38 Engaged Provider Network > Include PCPs caring for at least 5,000 Medicare lives > Include PCPs that may lead to market share gains > Have patient centered medical home for many PCPs > Empower PCPs to change referral patterns based on specialist performance > Include specialists that are involved in managing patients with chronic illness > Cooperation of specialists in managing care according to evidence-based guidelines > Pursue opportunities to reduce leakage and thereby increase market share > Access to cooperative ancillary providers REQUIREMENTS FOR ACO SUCCESS 37

39 Effective Medical Management > Manage care across the continuum, from community to hospital to community, over time > Implement intensive and broad-based QA program including monitoring > Focus on coordinated efforts to manage patients with chronic conditions > Implement evidence-based medicine across the continuum > Use appropriate data to identify population health needs and implement program as necessary > Enhance patient engagement and self-management > Measure provider performance and counsel providers not meeting performance standards REQUIREMENTS FOR ACO SUCCESS 38

40 Financial & Analytic Capabilities > Ensure sufficient capital investment > Ensure that incentives will survive regulatory scrutiny > Ensure that physician and other provider incentives are aligned and adequately funded to influence behavior > Develop data analytic infrastructure to administer incentive program > Risk Management o Have ability to analyze insurance risk and set appropriate risk tolerances with reinsurance and other tools o Ability to negotiate risk-sharing arrangements with health plans o Knowledge of insurance regulations and ability to meet them, as appropriate o Obtain reinsurance, bond or collateral against losses REQUIREMENTS FOR ACO SUCCESS 39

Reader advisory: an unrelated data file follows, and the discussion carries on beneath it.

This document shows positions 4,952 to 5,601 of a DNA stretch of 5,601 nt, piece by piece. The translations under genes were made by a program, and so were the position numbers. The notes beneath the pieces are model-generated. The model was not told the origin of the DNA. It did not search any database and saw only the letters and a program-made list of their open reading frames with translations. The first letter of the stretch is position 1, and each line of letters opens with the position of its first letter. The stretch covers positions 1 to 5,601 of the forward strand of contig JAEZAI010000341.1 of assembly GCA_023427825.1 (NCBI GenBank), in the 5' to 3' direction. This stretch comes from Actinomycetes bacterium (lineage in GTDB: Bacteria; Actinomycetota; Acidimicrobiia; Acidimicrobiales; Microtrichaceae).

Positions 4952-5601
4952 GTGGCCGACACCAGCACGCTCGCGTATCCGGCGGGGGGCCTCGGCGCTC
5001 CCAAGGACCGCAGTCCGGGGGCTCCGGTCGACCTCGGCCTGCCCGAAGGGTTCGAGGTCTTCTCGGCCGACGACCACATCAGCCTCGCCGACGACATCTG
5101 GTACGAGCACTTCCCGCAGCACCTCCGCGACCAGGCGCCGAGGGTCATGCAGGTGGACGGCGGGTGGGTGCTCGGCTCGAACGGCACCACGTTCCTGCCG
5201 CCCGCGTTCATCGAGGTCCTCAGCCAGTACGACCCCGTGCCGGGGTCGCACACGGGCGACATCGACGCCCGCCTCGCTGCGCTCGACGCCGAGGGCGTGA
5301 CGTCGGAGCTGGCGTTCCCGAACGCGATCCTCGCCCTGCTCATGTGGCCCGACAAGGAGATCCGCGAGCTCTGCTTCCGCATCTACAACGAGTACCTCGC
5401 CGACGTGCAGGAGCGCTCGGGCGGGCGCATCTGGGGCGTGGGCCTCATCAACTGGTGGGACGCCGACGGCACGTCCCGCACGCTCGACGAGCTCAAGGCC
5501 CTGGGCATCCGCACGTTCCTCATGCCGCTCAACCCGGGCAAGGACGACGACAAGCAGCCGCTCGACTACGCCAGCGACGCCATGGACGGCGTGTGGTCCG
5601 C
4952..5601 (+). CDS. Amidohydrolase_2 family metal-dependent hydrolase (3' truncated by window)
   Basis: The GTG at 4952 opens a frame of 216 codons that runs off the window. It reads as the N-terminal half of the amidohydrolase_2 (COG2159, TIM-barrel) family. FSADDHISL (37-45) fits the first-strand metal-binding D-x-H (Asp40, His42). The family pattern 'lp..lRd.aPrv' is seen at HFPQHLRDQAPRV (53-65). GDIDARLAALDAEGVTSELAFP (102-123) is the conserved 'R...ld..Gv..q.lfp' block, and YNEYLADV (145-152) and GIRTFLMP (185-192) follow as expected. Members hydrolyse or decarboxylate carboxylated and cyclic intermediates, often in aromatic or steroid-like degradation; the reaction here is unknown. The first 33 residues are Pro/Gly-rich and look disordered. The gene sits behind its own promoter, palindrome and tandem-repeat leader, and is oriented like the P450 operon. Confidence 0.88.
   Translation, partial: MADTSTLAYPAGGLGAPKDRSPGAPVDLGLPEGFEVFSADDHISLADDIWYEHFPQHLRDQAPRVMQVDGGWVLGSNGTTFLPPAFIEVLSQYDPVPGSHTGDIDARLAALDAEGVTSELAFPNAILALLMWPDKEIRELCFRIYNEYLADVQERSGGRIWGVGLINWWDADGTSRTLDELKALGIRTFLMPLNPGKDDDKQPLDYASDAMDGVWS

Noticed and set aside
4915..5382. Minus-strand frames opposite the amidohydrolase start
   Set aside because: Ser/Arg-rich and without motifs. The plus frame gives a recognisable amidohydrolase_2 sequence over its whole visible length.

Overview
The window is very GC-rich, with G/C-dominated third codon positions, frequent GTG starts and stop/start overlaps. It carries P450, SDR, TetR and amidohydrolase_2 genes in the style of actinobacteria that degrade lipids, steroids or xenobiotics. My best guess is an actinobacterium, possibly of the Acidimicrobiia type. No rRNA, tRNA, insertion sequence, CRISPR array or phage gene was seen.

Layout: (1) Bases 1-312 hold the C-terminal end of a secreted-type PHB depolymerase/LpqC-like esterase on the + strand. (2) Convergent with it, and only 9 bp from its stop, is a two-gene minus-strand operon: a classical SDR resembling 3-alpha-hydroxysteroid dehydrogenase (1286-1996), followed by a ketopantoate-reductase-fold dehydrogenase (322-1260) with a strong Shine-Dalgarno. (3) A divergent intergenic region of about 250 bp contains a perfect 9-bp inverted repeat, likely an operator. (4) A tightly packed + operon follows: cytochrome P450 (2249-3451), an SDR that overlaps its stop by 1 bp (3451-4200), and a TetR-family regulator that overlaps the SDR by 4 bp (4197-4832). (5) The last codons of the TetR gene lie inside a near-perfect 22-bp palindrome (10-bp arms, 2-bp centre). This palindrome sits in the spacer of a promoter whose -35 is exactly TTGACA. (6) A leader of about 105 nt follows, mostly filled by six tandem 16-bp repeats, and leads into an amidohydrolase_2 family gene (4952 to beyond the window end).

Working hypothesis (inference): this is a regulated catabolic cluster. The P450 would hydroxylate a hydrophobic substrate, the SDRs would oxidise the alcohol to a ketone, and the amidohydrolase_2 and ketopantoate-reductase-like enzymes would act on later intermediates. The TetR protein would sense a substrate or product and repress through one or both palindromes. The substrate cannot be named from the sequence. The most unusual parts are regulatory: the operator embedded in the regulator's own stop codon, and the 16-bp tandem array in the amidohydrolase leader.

41 IT Infrastructure & Reporting > Capture aggregate and individual beneficiary data across the ACO with appropriate clinical IT tools (e.g., disease registries, on-line portals, EMR, data reporting) > Have at least 50% of PCP members meet EMR meaningful use criteria > Support provider and patient communication across the ACO to better coordinate care > Develop internal reporting capability to oversee performance (e.g., adherence to evidence-based guidelines) > Develop external reporting capabilities to meet ACO regulatory requirements > Ability to notify patients of provider ACO participation and right to withhold data > Produce data to evaluate health needs of population REQUIREMENTS FOR ACO SUCCESS 40